Twitter for WordPress displays yours latest tweets in your WordPress blog.
- Widget ready
- Uses WordPress resources (no extra files needed)
- No options page (yes, it’s a feature)
- Detects URLs, e-mail address and @username replies
- Multiple widgets (Thanks to Michael Feichtinger)
Drop the twitter-for-wordpress folder into /wp-content/plugins/ and activate the plug in.
If you use WordPress widgets, just drag the widget into your sidebar and configure.
If widgets aren’t your thing, use the following code to display your public Twitter messages:
Note: Your tweets must be unprotected (i.e. in the public timeline)
Twitter for WordPress also has several configurable options. Here’s what you can configure:
twitter_messages('username', [msgs], [list], [timestamp], ['link'], [hyperlinks], [twitter_users], [encode_utf8]);
- username: your twitter username
- msgs: number of tweets to show (max. 20, limited by Twitter)
- list: show tweets in a unordered list
- timestamp: show a relative timestamp
- linked: the link options
- ‘all’: puts a link to the tweet status in all the tweet (the old-school way). This option disables the link discover features.
- false or ”: no link at all to the tweet status
- true or ‘something’: enable the link to the tweet status. You can customize the text.
- hyperlinks: show URLs as clickable links
- twitter_users: show @username replies as clickable links
- encode_utf8:turn it on if you have encoding problems
Only username is required. The other parameters will take this default values:
twitter_messages('', 1, false, true, '#', true, true, false);
This is: 1 tweet, not in a list, with timestamps, with a # link to each tweet, with URLs and @username replies displayed as clickable links.
So, if I wanted to show my last 3 messages, not in a list, with timestamps, with a Go link, no links and encode_utf8, I would use the following:
twitter_messages('username', 3, false, true, 'Go', false, false, true);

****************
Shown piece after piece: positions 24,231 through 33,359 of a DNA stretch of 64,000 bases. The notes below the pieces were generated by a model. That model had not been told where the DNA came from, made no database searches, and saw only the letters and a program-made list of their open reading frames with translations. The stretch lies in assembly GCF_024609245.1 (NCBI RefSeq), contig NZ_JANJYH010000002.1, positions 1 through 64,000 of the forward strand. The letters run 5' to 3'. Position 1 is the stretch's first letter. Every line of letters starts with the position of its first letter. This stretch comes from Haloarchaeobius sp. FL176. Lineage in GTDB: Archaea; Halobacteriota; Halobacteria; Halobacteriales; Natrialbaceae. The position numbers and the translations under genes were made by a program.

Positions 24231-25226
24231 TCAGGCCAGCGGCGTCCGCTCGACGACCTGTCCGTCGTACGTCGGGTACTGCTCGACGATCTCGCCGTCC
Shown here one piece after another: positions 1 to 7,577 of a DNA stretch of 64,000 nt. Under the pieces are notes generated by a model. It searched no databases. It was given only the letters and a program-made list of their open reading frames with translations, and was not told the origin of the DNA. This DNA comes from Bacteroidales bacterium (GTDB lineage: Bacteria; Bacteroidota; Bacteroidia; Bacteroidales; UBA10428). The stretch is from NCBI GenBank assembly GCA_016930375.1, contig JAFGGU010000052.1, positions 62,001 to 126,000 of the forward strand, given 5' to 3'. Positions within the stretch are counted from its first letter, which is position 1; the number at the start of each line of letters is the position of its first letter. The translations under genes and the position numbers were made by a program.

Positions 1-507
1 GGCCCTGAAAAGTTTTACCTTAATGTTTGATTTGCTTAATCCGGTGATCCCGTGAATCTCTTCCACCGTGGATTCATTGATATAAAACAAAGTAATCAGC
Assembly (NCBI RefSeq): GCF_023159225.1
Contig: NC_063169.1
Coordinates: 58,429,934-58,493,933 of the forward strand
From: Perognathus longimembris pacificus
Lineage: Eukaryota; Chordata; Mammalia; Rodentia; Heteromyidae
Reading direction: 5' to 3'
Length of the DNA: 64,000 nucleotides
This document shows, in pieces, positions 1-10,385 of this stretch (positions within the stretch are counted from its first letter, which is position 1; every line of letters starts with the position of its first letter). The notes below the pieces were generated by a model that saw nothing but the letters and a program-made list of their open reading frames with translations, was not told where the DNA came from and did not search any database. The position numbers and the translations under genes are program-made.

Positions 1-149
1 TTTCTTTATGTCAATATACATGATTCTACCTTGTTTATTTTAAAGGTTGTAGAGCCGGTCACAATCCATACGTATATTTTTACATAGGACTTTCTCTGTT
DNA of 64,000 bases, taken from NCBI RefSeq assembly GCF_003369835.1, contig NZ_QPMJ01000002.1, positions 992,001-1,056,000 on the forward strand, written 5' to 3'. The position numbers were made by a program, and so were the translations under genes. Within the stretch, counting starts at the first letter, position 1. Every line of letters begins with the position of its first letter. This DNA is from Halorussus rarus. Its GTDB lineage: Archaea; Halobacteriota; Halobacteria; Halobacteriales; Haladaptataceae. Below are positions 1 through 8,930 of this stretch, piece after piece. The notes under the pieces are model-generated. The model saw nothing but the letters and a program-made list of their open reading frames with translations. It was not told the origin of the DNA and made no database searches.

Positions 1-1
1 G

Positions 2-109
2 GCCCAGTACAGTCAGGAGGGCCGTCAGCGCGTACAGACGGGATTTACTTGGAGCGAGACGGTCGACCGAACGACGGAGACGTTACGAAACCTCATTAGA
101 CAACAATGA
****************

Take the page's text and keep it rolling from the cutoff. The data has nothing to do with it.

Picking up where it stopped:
The plug in provides the following CSS classes:
- ul.twitter: the main ul (if list is activated)
- li.twitter-item: the ul items (if list is activated)
- p.twitter-message: each one of the paragraphs (if msgs > 1)
- .twitter-timestamp: the timestamp span class
- a.twitter-link: the tweet link class
- a.twitter-user: the @username reply link class
twitter_messages('twittvigo', 5, true, true, '>>', true, true, false);
>’, true, true, false); ?>
1.9.7 – 2009/08/27
- Link discover regexp bug fixed (thanks to Webmancers)
1.9.6 – 2009/07/10
- Improved link discover regexp (thanks to Allen Shaw)
1.9.5 – 2009/07/07
- Several undocumented changes (mostly bugs acrosss different WordPress versions)
- Added #trendingtopics link support (thanks to Michael Voigt)
1.9 – 2008/04/08
- Now using human_time_diff() instead own function: better performance, less code and automagically i18n!
1.8.2 – 2008/04/01
- I messed it up the encoding. Now works.
1.8 – 2008/03/31
- Added encode_utf8 option in order to (hopefully) fix the encoding issues.
1.7 – 2008/01/03
- Multi-Widget Feature. Thanks to Michael Feichtinger
1.6.1 – 2007/12/27
- Due Hanok‘s request, added a linked option to make all tweet a link to the tweet status.
1.6 – 2007/12/27
- Now the plugin also detects the @username replies and automagically transform them in links to the username twitter page.
- Better URL discover method.
1.5 – 2007/12/26
- Modified the linked option to make it more flexible and configurable. Now the link is at the tweet’s end, and you can configure it (even not display it).
1.4 – 2007/12/24
- Added ‘hyperlink recognizer’.
1.3.2 – 2007/09/08
- Fixed some HTML encoding issues. Props to Dave.
1.3.1 – 2007/08/22
- Better feed handling. Now only the username is required.
1.3 – 2007/08/22
- New relative date function
1.2 – 2007/08/21
- Rearranged CSS classes
1.1.2 – 2007/08/20
- Fixed a widget typo
1.1.1 – 2007/08/16
- Fixed widgets bug and added widget options (Thanks to Neil MacLean)
1.1 – 2007/08/15
- Added the link option (suggested by manuls)
1.0 – 2007/08/12
- Initial Release
- Ronald Heft – The plugin is highly based in his Pownce for WordPress, so the major part of the credits goes to him.
- Michael Feichtinger – Contributed the multi-widget feature code
Maybe you could be interested in my other plugins: Code